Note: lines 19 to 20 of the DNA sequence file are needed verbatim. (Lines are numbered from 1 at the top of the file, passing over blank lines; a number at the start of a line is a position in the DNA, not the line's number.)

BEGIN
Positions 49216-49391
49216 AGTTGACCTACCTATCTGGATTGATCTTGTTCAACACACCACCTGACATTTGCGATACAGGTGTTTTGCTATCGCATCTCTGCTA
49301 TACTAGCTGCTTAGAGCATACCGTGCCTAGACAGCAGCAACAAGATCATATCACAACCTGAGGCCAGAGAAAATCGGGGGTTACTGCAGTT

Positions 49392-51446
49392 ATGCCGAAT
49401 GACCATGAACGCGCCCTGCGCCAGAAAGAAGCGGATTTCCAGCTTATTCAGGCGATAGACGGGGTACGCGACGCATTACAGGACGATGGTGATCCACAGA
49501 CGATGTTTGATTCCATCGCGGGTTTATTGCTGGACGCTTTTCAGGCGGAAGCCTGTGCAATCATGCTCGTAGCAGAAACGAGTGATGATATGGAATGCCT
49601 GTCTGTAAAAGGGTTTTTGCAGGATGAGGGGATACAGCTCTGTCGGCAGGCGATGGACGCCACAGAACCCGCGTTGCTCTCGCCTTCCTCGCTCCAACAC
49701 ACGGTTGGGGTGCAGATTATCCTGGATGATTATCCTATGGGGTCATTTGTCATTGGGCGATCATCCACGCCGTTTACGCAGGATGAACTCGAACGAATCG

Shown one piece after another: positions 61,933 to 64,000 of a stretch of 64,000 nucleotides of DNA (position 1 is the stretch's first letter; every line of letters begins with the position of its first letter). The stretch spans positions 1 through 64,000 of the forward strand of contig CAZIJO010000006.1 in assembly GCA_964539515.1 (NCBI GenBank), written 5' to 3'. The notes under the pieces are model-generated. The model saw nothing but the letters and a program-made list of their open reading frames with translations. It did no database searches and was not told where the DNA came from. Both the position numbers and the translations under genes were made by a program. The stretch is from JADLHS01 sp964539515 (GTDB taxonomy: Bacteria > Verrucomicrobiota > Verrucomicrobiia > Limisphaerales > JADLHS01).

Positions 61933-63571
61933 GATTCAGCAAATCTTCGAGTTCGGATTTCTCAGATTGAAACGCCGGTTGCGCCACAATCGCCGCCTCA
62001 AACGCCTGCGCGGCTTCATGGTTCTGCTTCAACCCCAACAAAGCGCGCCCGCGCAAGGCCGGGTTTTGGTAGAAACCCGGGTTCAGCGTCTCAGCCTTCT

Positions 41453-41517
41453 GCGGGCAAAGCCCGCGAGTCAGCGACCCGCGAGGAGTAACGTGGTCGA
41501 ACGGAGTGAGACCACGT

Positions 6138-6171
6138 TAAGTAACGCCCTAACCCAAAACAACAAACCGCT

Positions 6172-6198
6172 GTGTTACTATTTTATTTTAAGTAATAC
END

Positions 6172-6198
6172 GTGTTACTATTTTATTTTAAGTAATAC